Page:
College of Graduate Studies
Steven A. Rosenzweig, Ph.D. - Division Director
Cell regulation encompasses all the functions cells carry out to maintain homeostasis, in particular their responses to extracellular signals (hormones, neurotransmitters, etc.) and how they produce an intracellular response. In addition to these endogenous agents, many drugs and environmental agents use these same mechanisms to produce their most important effects. Numerous research opportunities exist within this program ranging from studies exploring new cell signaling mechanisms, to those examining basic the aberrant signaling mechanisms associated with disease states. Significantly, many of the recent breakthroughs in drug development stem from basic studies on signaling molecules.
The Cell Regulation program is comprised of over 30 faculty members whose research interests and expertise is related to cell regulation. In addition to a track-specific Cell Regulation Journal Club, advanced courses in Cell Signaling are available to students who select this track as their major emphasis.
Cell Regulation Course Descriptions
MCBP-725D Topics in Cancer Research
Two presentation formats will be used for the course. Initially, a faculty member will introduce and direct all students in the discussion of selected literature concerning a single topic. Subsequent topics will be presented by individual students in Journal Club style. Students will present selected papers 2 times during the course and will be active discussants when other students are presenting.
Topics to be covered include:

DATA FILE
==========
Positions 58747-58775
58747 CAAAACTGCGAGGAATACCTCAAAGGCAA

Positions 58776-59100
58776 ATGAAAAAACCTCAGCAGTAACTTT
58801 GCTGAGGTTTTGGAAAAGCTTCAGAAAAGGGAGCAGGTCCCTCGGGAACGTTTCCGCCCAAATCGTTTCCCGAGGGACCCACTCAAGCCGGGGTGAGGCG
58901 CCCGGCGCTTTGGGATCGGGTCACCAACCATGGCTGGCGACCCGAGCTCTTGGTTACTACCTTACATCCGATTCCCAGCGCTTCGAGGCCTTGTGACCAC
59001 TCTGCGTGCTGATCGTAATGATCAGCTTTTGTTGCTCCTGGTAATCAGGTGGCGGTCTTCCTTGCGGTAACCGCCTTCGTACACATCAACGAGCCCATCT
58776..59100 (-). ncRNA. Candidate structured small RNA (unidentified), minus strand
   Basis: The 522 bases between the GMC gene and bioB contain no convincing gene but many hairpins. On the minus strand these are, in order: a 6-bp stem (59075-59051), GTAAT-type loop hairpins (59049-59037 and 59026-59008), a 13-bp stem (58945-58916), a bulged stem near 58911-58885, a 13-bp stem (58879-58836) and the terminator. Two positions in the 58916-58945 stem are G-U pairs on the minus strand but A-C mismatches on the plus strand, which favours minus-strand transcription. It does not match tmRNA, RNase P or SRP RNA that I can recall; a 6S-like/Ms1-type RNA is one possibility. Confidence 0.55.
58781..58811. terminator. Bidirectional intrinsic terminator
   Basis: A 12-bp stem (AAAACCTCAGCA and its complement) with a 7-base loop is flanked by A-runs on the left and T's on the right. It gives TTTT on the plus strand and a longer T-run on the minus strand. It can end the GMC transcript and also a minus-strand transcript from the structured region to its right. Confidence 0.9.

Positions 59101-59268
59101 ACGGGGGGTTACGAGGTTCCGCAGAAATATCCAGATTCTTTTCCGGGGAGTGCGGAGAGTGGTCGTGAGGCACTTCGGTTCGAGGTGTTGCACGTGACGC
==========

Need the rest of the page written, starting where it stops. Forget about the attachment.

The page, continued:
|Tumor Suppressor Genes|
ECM and Tumor Invasion
Immune Evasion and Tumor Immunology
Transforming Growth Factor Beta
Transgenic and Knockout Analysis
Credits: 3 (Pass/Fail)
Rosenzweig and Watson
MBIM-782 Tumor Immunology & Immunotherapy
Tomlinson and Sebastiano Gattoni-Celli
MCBP-742 Advanced topics in Cell Signaling
The vast majority of human diseases involve defects in cellular communication and therapeutic intervention often targets molecules involved in cell signaling. This course will dissect signaling cascades and their alterations in disease states addressing cutting edge issues. The course will be offered each Fall with emphasis on cell signaling defects/mutations which may lead to cancer. Course participants will be expected to review the current literature to understand how signaling events are affected and how signaling dysfunction contributes to the onset or progression of the disease and how signaling events might be targeted in a therapeutic attack on the disease. Guest faculty will be invited to describe their research on cell signalling. Oral presentations by course participants will be required. The course is intended for advanced graduate and postgraduate students.
Cell Regulation Faculty
Zsolt Ablonczy, Ph.D.
John E. Baatz, Ph.D.
Craig Beeson, Ph.D.
Narayan R. Bhat, Ph.D.
Lee Chao, Ph.D.
Weiman Fan, M.D., M.P.H.
Monika Gooz, M.D., Ph.D.
Philip Howe, Ph.D.
Jennifer Isaacs, Ph.D.
Masahiro Kono, Ph.D.
Dhandapani Kuppuswamy, Ph.D.
Chandrakala Puligilla, Ph.D.
Department of Medicine, Division of Rheumatology & Immunology
Role of Caveolin-1 during lung fibrosis and inflammation in Scleroderma and other Intenstitial lung diseases
Dennis K. Watson, Ph.D.
Laboratory of Cancer Genomics
Pathology & Laboratory Medicine
Transcriptional and post-transcriptional regulation
Xuejun Wen, M.D., Ph.D.
Elizabeth Yeh, Ph.D.